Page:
Of course, once January rolls around, it’s also a time for new beginnings. New exercise programs, diets, and other goals are often started at the onset of a new year.
But one area not to be neglected when starting anew in January is your budget. In fact, to really start the year out right, there are budget mistakes you should avoid in 2019.
1. Using Pay Increases Unwisely
Clearly not everyone receives a pay increase at the beginning of every year. Some people do, although it might only be a cost of living raise rather than a true pay increase.
Nevertheless, those who get them may be using pay increases unwisely. This is one budget mistake to avoid in 2019 so you can have a better year, financially speaking.
In other words, if you’re lucky enough to get any kind of raise, use it the right way. Some good ways are paying off debt, building your emergency fund, or investing. However, if your budget’s already tight, and your bills increase too, you may need it just to stay afloat.
2. Not Budgeting for Everything
It’s simply not possible to budget for everything. Still, there are bills that come less frequently and sometimes get left out of a budget. They include car tags and taxes, auto insurance, property insurance, and pest control, among others.
Obviously, you must account for these, and other unexpected bills that come up. But in addition to these expenses, you may forget a few other items that should be in your budget. That’s why it’s important to review your previous budget to make sure nothing is forgotten or missed.
3. Forgetting to Plan for Emergencies
A job loss or injury can happen to anyone at any time and for a variety of reasons. Additionally, there are a number of other emergencies that can come up and really hurt your budget. Regardless of their cause, planning for these emergencies is one more of the budget mistakes you should try to avoid in the coming year.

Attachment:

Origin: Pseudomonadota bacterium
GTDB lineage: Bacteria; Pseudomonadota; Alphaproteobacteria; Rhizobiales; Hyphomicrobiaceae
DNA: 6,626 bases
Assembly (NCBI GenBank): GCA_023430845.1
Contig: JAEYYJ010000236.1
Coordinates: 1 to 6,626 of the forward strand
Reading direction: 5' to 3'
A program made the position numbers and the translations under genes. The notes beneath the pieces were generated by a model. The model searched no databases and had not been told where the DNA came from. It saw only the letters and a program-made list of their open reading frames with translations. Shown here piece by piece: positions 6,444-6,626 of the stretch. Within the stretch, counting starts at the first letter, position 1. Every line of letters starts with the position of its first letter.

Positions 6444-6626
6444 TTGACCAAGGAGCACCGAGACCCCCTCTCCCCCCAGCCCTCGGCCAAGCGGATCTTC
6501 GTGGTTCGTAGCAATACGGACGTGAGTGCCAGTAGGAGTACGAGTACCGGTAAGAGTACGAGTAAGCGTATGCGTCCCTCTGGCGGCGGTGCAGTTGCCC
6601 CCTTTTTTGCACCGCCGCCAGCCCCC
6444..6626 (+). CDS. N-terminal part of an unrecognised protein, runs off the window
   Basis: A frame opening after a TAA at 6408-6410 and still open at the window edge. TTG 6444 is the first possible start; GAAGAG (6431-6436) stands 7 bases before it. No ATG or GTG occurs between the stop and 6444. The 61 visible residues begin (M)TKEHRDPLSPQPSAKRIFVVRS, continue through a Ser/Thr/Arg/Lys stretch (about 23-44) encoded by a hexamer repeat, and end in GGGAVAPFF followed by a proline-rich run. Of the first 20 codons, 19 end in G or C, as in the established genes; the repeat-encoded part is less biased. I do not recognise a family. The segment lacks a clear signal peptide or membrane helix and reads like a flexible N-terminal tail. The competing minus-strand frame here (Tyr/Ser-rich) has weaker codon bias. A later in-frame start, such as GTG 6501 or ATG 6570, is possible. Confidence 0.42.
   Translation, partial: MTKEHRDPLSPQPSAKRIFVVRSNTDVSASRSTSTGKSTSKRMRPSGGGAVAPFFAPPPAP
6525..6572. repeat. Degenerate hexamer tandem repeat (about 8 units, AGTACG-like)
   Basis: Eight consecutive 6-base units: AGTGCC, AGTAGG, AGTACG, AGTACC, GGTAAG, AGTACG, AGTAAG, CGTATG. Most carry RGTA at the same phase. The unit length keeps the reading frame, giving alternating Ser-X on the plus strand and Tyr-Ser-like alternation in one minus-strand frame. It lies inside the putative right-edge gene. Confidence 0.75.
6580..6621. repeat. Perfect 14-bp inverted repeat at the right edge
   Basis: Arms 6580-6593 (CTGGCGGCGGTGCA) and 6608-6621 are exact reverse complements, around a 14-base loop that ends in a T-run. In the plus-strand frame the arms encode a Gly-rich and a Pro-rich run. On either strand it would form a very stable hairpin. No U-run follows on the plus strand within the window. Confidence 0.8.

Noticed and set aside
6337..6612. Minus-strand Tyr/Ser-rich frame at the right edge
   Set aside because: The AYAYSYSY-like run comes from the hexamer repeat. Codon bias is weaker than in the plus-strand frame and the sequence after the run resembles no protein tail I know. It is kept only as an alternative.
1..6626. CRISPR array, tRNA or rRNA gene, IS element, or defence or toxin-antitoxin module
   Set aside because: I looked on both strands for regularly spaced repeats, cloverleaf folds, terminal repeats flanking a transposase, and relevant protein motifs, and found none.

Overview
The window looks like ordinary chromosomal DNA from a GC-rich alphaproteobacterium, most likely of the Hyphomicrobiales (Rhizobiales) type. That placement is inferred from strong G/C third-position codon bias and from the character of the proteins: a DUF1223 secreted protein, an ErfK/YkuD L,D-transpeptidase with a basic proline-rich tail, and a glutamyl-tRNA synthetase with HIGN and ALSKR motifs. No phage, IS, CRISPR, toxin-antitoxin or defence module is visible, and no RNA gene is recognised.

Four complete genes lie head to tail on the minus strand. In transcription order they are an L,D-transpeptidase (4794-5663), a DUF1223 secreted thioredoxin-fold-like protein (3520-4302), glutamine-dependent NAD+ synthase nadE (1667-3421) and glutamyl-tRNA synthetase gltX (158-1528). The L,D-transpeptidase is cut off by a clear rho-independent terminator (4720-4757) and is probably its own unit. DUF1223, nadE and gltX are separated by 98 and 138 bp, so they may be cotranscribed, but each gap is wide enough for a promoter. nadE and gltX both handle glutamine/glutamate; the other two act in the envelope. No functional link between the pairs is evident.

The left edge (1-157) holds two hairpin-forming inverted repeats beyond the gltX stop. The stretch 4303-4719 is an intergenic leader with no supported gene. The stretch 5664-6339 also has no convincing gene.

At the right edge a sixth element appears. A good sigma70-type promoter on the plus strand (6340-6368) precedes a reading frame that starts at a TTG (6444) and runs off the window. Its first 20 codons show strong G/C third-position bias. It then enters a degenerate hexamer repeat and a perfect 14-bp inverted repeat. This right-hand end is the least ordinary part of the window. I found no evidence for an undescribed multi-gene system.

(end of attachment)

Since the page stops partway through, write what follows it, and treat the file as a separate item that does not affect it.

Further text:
According to a recent post from CNBC, less than half of Americans have a large enough emergency fund. You can add that line item to your budget this year and be prepared for the unexpected when it happens.
4. Putting Too Much Trust in a Financial Planner
Some people put too much stock in what others, specifically financial planners, tell them. Now, I am not saying that you shouldn’t have a financial planner. After all, there are many financial planners who will give you really good financial guidance.
I’m simply saying you should be wary and pay attention to your instincts. Not all of them have your best interests at heart.
For instance, if you aren’t their only client, which is likely, they may not always provide the very best advice. When they are pulled in many directions by clients who have larger accounts, their focus could be elsewhere. If you are unsure that they are giving you sound information, trust your intuition and check with another source.
There’s also a chance your financial planner doesn’t have credentials. Watch for certificates in their office that display their name with letters after it. Those letters might be, CFP, CFA, or CPA, which means they have had the training to provide sound financial advice.
5. Neglecting to Make Budget Updates
You may have created a really good budget last year or even a few years ago. But as events in your life change, so do your needs. Therefore, it’s a good idea to overhaul your budget, or at least update it, each year. As I mentioned already, you might not budget for everything you need to without making changes.
As an example, if you haven’t built in a bit of wiggle room in your budget, you might need to. Without giving your budget a small break now and then it gets tiresome and difficult to stay on track. When your budget is too strict you may feel like there’s no room for fun in your life.
Certainly, looking back on the year can be kind of fun. You get to celebrate triumphs as well as identify areas you could improve. It also helps you plan for the future and avoid budget mistakes in the year ahead.
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Have you made any of these budget mistakes in the past year?